MS. REBECCA SHEIR
I'm Rebecca Sheir and welcome back to "Metro Connection." Today our theme is Winging It. And in just a bit we'll wing it with a comedian, who's trained hundreds of people in the art of improv. We'll also make some music on the fly with singer-songwriter Angela Sheik. First though, we're going to look at some big changes in the D.C. public schools, in the realm of special education. The office of the State Superintendent of Education says nearly 13,000 students in the District are in special ed programs. And for years many of them have been educated in private schools on the city's dime. But this school year that changed. Special correspondent, Kavitha Cardoza, is here to explain those changes and how teachers and families say students are fairing under the new system. Hi, Kavitha.
MS. KAVITHA CARDOZA
All right. So this year DCPS started bringing special ed students back into the city's public schools. But why? What was the thinking behind this change?
Well, DCPS's new philosophy is Better Services, More Kids, Closer to Home. And so last year nearly 1,600 students were placed in private schools. This year it's approximately 1,200. And DCPS wants to reduce that number even more. Nathaniel Beers, he's the head of special education services for DCPS and says there are instances where private placements are best. But he also says students are generally better served when they are close to their communities.
MR. NATHANIEL BEERS
The reality is, is that kids with disabilities are going to live in the communities in which they currently live. And we do no one a service, not them, not their families, not the community, if we're shipping them out of the community and they're not visible.
All right. But private schools can be really expensive. So I'm wondering about the financial aspect of all this. How much of this decision is being driven by money?
Money is definitely a part of it. In the past, DCPS has spent as much as $150 million per year on these private placements and approximately $60 to $90 million more on these students' transportation. If you look at the breakdown per student, and of course the amount varies widely, it costs approximately $36,000 to educate a child with disabilities in D.C. public schools and twice that in a private setting.
Well, that's quite a difference. But beyond the issue of money, there's the question of what actually happens in the classroom once these students move into their new schools. Do you know what teachers are saying about the larger numbers of special ed students in their classrooms?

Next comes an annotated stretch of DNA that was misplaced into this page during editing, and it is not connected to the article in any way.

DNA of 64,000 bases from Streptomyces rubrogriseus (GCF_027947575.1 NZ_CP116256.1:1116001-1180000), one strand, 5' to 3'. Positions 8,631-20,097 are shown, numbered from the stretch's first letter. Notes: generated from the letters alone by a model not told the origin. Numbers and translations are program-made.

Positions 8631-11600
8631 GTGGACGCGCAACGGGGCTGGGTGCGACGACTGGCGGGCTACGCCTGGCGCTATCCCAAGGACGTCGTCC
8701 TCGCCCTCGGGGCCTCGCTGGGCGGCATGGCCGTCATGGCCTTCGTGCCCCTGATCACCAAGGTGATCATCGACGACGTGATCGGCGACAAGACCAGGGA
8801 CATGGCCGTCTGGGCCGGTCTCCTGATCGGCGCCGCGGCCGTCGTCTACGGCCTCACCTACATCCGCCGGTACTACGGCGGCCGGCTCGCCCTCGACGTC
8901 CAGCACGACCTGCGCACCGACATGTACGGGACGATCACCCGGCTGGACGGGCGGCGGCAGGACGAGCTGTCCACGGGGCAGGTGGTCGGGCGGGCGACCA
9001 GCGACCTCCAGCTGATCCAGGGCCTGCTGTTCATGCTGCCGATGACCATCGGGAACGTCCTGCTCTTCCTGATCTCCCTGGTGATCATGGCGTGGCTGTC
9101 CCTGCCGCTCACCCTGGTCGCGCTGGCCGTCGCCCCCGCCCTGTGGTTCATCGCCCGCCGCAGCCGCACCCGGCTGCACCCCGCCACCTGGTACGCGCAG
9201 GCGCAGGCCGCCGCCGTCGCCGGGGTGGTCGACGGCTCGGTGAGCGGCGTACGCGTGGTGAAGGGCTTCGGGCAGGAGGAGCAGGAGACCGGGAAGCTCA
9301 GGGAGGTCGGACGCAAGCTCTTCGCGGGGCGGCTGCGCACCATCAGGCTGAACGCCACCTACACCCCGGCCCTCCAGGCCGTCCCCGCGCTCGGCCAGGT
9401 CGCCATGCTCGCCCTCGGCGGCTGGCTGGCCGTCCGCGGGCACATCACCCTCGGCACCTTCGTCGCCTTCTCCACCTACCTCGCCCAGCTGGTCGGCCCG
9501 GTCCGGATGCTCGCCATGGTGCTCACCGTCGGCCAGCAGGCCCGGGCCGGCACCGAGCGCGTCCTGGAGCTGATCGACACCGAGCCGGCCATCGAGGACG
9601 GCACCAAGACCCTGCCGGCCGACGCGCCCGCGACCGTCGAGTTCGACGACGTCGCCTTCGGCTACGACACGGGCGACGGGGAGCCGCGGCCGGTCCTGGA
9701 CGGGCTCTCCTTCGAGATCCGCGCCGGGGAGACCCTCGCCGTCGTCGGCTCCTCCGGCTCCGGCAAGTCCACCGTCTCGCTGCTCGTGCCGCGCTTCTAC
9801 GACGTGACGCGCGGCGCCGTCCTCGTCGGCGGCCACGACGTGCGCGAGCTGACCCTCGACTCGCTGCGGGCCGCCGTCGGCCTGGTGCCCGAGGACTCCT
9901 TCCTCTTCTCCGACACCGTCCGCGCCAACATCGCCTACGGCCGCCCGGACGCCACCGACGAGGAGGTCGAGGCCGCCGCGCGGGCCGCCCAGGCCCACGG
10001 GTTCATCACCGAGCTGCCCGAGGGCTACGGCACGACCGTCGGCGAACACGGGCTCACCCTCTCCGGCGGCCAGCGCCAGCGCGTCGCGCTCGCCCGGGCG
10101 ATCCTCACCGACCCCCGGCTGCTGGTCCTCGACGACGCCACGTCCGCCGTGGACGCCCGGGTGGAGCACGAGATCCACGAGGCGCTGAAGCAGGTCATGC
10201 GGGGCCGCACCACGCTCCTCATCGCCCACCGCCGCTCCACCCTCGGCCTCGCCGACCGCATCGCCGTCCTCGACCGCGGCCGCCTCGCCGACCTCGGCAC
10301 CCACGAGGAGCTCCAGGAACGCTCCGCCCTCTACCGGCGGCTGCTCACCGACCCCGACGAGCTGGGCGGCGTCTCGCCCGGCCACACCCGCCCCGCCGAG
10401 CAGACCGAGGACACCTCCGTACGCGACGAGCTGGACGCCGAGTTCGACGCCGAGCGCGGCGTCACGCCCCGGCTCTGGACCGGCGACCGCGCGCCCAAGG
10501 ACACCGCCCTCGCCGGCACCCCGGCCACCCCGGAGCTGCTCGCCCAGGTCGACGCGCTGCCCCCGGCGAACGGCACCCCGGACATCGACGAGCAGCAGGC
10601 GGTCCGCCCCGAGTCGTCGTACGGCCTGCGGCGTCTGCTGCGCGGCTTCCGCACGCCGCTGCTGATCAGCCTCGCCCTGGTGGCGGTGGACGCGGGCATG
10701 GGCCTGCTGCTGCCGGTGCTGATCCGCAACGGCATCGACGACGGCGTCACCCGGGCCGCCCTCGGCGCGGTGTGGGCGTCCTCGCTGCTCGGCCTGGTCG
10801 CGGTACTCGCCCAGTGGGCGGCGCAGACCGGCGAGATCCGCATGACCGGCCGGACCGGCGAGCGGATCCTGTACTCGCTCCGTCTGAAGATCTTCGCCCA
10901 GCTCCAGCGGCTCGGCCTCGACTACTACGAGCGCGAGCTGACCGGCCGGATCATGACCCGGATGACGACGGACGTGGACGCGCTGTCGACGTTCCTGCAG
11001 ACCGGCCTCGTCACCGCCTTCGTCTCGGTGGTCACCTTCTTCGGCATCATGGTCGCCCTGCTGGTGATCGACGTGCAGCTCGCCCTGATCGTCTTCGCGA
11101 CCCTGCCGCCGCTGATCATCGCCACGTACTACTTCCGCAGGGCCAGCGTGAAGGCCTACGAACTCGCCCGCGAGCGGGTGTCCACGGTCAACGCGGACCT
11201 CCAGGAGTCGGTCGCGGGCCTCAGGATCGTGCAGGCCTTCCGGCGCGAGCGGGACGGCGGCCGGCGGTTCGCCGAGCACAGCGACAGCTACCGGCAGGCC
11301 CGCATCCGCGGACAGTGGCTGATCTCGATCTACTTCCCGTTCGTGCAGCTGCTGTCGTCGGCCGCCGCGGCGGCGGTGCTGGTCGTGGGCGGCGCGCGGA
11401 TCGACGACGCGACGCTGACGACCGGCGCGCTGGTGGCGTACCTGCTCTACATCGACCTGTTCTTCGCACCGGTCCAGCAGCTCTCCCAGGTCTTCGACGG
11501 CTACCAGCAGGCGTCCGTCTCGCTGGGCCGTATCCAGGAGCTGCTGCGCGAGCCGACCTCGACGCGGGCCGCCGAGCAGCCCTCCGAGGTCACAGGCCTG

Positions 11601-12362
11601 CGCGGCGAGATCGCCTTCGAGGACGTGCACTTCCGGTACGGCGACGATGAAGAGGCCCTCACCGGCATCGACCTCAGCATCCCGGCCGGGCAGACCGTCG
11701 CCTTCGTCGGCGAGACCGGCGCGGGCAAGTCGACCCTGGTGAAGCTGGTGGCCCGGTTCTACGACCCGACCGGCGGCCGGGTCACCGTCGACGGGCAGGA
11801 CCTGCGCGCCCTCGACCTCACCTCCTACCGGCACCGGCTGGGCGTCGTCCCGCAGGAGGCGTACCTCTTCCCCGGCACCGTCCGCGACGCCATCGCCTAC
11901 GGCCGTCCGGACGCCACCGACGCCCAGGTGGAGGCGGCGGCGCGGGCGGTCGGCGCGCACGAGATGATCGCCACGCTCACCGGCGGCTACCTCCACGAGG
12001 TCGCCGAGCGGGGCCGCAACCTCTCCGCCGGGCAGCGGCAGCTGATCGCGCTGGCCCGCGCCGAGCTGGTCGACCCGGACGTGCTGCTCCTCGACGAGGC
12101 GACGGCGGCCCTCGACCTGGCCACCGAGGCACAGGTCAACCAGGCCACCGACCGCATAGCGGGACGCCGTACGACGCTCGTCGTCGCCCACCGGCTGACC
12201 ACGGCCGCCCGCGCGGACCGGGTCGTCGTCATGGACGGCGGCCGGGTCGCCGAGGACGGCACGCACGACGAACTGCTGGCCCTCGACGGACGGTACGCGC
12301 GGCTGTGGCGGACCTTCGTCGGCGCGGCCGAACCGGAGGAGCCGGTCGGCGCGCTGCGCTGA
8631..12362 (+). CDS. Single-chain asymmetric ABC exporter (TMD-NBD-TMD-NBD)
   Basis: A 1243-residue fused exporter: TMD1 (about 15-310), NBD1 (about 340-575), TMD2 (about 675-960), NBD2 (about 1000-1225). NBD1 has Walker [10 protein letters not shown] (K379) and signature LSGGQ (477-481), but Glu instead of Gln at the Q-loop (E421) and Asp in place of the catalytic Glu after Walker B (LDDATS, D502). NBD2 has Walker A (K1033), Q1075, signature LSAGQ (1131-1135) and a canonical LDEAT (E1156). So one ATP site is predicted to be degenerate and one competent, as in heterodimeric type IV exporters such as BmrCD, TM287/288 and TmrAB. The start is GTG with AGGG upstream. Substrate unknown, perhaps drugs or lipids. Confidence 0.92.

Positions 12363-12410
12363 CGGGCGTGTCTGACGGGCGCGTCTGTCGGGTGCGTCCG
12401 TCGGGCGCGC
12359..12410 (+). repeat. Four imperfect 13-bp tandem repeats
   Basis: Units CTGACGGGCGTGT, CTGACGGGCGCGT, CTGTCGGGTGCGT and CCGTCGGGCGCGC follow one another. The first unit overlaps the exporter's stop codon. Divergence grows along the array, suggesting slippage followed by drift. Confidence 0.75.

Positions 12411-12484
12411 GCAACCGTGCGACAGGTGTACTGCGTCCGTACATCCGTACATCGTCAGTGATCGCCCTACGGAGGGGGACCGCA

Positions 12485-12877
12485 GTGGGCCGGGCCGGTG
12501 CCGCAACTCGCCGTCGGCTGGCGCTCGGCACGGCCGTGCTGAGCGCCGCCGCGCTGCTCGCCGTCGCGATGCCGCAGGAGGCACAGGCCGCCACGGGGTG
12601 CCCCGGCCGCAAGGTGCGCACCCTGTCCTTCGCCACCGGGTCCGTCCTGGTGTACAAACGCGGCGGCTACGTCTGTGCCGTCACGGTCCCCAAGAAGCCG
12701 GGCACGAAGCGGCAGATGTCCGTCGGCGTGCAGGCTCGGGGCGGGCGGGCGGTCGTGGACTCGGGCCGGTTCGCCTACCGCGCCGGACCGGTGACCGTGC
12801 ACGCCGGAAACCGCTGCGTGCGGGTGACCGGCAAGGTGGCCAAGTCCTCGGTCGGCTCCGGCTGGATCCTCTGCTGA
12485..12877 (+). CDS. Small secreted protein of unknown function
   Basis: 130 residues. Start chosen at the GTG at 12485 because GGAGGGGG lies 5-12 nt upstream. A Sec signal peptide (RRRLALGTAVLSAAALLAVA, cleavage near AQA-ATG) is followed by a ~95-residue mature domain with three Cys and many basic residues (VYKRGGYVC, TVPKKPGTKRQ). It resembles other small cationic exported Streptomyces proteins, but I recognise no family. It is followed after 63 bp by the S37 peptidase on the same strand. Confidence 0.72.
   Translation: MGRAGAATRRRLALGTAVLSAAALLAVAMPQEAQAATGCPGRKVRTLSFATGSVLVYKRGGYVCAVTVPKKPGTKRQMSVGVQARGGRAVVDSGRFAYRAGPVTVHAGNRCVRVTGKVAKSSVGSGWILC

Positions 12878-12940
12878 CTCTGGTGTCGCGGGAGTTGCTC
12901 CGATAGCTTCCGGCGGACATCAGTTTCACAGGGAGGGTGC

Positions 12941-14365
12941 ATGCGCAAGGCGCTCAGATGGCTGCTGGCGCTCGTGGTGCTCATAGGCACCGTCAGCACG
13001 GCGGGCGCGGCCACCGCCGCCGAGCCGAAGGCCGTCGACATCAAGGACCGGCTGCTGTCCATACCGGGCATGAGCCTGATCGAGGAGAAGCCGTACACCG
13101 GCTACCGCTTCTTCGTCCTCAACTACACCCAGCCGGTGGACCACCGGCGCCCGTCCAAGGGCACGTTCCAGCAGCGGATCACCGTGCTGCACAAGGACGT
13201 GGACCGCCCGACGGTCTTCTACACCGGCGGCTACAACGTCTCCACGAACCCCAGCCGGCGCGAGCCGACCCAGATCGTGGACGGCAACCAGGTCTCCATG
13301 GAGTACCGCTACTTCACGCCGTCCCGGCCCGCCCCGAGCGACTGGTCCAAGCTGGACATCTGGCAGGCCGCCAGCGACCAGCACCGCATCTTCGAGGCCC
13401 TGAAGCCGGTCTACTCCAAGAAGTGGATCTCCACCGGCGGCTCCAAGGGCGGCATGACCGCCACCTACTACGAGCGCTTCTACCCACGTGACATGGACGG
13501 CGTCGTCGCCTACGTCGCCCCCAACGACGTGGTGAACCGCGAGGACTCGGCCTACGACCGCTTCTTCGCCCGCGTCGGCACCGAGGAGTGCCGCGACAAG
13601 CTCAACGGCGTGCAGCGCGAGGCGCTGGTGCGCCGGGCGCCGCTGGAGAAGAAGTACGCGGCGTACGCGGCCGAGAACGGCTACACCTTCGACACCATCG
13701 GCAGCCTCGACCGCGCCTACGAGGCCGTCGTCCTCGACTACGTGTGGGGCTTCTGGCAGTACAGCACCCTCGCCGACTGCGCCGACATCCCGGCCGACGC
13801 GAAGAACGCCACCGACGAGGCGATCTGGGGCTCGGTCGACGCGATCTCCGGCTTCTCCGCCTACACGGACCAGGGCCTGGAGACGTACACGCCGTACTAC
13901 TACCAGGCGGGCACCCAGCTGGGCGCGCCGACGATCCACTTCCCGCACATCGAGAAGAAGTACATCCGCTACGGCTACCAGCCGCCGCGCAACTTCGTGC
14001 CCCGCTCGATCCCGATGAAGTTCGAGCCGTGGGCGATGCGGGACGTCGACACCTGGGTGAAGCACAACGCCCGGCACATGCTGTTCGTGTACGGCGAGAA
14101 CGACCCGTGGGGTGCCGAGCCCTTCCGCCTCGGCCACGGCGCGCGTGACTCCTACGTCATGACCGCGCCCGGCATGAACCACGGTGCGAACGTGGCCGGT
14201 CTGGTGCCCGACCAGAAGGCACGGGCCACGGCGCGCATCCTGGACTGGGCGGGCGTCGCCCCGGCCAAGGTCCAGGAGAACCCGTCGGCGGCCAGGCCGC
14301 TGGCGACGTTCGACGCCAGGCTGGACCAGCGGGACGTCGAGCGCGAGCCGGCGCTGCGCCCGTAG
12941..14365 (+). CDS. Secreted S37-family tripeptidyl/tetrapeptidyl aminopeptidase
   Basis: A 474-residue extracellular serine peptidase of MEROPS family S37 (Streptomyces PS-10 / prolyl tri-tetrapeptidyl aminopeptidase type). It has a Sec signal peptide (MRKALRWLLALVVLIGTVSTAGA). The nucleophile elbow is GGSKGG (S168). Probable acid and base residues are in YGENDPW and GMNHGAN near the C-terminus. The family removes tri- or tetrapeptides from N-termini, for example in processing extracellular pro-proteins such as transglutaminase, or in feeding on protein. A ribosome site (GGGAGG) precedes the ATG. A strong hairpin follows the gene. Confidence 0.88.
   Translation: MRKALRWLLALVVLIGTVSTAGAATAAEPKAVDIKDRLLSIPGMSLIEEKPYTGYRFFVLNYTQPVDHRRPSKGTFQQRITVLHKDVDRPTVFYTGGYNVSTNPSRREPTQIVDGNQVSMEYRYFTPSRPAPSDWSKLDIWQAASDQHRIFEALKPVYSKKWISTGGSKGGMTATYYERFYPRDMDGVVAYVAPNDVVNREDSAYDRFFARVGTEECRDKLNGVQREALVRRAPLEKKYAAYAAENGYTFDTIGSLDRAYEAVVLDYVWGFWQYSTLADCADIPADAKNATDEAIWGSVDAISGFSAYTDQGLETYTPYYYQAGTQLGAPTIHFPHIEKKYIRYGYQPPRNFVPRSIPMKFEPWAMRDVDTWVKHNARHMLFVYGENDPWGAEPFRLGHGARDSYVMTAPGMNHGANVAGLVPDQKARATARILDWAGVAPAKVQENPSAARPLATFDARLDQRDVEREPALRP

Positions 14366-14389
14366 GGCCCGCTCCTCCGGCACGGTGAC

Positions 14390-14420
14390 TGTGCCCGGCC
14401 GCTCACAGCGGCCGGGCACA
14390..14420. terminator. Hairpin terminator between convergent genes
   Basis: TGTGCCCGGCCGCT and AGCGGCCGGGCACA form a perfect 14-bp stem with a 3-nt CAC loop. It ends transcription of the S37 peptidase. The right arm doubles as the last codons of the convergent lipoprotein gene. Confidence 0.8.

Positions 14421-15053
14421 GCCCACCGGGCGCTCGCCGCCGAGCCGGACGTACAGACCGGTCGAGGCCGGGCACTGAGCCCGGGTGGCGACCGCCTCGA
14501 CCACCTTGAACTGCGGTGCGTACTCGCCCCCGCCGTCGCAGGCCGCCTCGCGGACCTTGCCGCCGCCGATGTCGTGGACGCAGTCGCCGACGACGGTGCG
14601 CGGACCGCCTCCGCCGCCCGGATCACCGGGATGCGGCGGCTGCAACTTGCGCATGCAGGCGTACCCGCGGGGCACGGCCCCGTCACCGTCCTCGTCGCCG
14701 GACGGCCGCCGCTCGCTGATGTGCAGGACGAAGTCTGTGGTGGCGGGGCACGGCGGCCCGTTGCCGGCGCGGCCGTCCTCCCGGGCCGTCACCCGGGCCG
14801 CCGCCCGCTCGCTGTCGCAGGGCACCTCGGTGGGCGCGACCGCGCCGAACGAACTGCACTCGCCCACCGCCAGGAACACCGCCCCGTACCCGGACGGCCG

Well, I spoke with Nathan Saunders. He's head of the Washington Teachers Union, and he says teachers are happy that these students are returning to DCPS. But he says educators are also already under so much pressure to teach, when you add in children who have very specific needs, it's challenging. So, for example, you may have a student who acts out and disrupts the entire class, or you may have one with, say, autism and, as a teacher, you've never been trained to deal with his or her needs. Saunders says the success is uneven.
MR. NATHAN SAUNDERS
In some places it's gone successful and other places it went horrible. Teachers have really done a yeoman's job in terms of trying to deal with the influx of students being returned to the system while the resources have been slightly lacking. The D.C. public schools and D.C. government must use the savings on the special education student or else what you will see the District government fall right back into the lawsuits that got them into this predicament in the very beginning. And the cycle will simply go over again.
Kavitha, something we haven't yet addressed here are the parents of these students. How do they feel about having their kids move out of private school?
Well, I think it depends on what the child's needs are. I've heard from parents who are willing to try this out and see how this goes because they like having their child go to their neighborhood school. But there are parents, such as Greg Masucci. He went to the city council to speak out because he doesn't feel his child's needs are being met at all.
MR. GREG MASUCCI
When your special needs child is placed in a classroom whose teacher not only lacked the special ed certification, or any prior special education experience, when a completely under qualified teacher then proceeds to miss 25 percent of the school year, thereby finally forcing DCPS to combine two autism classes into one, there's overcrowded, incredibly loud, chaotic and seriously detrimental to the development of the autistic children, like my son, you think to yourself, surely I have case for private school placement.
And how has DCPS responded to Masucci's claims?
Well, school officials won't comment on individual cases, but Nathaniel Beers, with DCPS, says the school system is making progress. And they are now not just talking about compliance and lawsuits, but about quality. He says they've spent millions of dollars on teacher training and hiring dedicated aids for these students. Next year they'll add approximately 30 new classrooms for children with special needs.
I think it's really important, Rebecca, to point out that this population is very, very vulnerable. There are huge gaps in their academic achievement and historically, expectations have been super low. Beers says that that's changing and now they're focusing on setting higher goals for each of these students and measuring whether they're making progress.
Well, Kavitha Cardoza, thank you so much for walking us through this big change with D.C. public schools.
You're welcome, Rebecca.
If you're a teacher or a parent in the D.C. public schools, we'd like to hear your thoughts on this shifting approach. You can reach us at firstname.lastname@example.org or find us on Facebook.
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